auth

Now we are authenticated and we can move to step 2 which is to query the cluster. The Get-Cluster CmdLet is just what the doctor ordered:

Get-Cluster -name <yourclustername>

get-cluster

This returns the name of the cluster and nothing more. So let’s add in a pipe to a Get-VMHost CmdLet to get back a list of our vSphere hosts in that cluster:

Get-Cluster -name <yourclustername> | Get-VMHost

get-cluster-get-host

Alright, we have gotten to this point which is where it gets a little tricky. Now we have to turn on the TSM-SSH service on each host, but because we have our hosts in a pipeline, we need to get a little bit fancy.

Starting SSH with PowerCLI on One Host

We have to walk before we run, so the first thing we need to do is understand how to turn on SSH on one host, and then we can use that method to apply to each host from the query that we got from step 2.

This section has some challenges because we are going to do a Start-VMHostService using results from a Get-VMHostService using results from a Where clause query. That’s a bit weird sounding, so let’s just get to the code and it should make sense.

Start-VMHostService -HostService ($_ | Get-VMHostService | Where { $_.Key -eq “TSM-SSH” } )

Hopefully it makes sense when it’s written out like that. The command blocks are in parentheses which should help to differentiate each section. The great thing about PowerCLI and PowerShell is that you can run a CmdLet and pipe content into it from another query and you can even nest queries which is both awesome and confusing.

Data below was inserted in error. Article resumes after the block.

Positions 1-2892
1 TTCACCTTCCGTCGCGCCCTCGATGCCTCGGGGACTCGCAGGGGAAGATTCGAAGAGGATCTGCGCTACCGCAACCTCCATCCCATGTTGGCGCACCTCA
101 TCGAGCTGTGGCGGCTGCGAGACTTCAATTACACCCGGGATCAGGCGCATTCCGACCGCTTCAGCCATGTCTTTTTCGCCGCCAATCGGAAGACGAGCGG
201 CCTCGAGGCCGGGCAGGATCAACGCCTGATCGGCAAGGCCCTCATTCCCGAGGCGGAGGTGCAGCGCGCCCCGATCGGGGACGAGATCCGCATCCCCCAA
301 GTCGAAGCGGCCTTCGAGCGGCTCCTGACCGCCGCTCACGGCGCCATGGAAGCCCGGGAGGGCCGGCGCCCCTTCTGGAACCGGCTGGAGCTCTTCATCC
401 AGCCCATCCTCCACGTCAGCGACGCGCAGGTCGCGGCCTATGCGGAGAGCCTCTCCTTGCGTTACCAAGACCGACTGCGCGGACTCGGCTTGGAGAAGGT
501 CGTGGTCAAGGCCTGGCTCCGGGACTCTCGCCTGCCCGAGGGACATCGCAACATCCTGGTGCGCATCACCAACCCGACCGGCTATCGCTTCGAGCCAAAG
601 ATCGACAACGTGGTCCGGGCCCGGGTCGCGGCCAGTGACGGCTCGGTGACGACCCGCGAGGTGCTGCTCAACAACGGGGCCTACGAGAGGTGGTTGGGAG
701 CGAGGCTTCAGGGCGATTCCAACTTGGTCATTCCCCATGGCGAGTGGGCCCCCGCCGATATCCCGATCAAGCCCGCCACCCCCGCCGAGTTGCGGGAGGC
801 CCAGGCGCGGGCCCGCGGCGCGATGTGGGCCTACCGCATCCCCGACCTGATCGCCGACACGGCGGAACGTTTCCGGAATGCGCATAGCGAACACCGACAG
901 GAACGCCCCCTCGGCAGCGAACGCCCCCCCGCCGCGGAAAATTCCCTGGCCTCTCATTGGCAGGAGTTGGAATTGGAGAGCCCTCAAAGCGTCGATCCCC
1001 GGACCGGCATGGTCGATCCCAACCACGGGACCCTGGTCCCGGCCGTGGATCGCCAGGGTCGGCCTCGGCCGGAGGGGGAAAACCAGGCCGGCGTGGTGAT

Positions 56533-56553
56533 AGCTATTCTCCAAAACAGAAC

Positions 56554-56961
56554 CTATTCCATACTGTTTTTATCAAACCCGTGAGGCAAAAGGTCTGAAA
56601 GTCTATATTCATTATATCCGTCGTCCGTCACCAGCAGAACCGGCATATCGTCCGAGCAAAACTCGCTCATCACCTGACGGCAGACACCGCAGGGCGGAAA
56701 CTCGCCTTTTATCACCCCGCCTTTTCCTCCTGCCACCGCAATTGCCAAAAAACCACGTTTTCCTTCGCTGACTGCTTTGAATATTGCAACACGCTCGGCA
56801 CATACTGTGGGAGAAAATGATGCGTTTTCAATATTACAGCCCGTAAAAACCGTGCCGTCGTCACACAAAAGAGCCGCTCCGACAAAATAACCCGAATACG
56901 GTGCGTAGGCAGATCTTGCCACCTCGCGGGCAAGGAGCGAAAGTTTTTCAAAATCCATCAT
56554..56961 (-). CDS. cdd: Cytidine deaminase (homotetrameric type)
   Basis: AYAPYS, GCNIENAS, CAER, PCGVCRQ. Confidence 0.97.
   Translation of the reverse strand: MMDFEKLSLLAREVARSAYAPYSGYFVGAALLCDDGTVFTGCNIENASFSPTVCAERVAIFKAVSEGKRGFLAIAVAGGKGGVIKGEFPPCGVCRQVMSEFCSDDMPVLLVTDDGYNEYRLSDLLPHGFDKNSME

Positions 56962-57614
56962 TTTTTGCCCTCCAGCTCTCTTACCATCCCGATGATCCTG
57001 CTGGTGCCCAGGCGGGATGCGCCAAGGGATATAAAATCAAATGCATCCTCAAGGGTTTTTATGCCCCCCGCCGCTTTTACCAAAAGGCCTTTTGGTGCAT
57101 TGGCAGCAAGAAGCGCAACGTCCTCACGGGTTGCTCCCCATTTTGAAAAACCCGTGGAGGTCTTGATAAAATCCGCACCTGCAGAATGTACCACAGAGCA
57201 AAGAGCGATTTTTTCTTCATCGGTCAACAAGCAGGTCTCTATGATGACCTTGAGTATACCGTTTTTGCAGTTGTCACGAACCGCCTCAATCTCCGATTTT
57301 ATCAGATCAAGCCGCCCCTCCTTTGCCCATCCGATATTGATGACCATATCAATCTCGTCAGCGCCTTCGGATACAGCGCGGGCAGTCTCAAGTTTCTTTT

With our nice nested query in place, we just have to make this run for each of our hosts in the cluster that we queried. Hmmm…how would we do this for each of the hosts (HINT: The CmdLet is right there for us!)

Gluing it all together with our ForEach Loop – The Final One-Liner

The command line has come together easily now in bits and pieces. The last step is to put it all together into a single command line:

Get-Cluster | Get-VMHost | ForEach {Start-VMHostService -HostService ($_ | Get-VMHostService | Where {$_.Key -eq “TSM-SSH”})}

Make sure that you keep track of the opening and closing brackets there because some of them are curly and some are round brackets.

Let’s see the results!

enable-ssh

Reversing the Process to Stop the SSH Services

Using the very same logic, we can replace the Start-VMHostService CmdLet with the Stop-VMHostService CmdLet and the SSH services will be stopped which is the default configuration for our vSphere hosts.

Get-Cluster | Get-VMHost | ForEach {Stop-VMHostService -HostService ($_ | Get-VMHostService | Where {$_.Key -eq “TSM-SSH”})}

One More Thing

columbo

If you ran the Stop-VMHostService one-liner you will notice that you are prompted in the shell to confirm the action for each host:

prompt

Assuming you know what it is that you are doing with this process, there is one simple parameter to drop into the command line on the Stop-VMHostService section which is -Confirm:$FALSE as we see here:

Get-Cluster | Get-VMHost | ForEach {Stop-VMHostService -HostService ($_ | Get-VMHostService | Where {$_.Key -eq “TSM-SSH”}) -Confirm:$FALSE}

stop-ssh

Now that we have that command together, we can start and stop SSH on our clustered hosts with ease. You can also do the same for a list of non-clustered hosts by removing the Get-Cluster and the first pipe symbol.

Happy SSH-ing!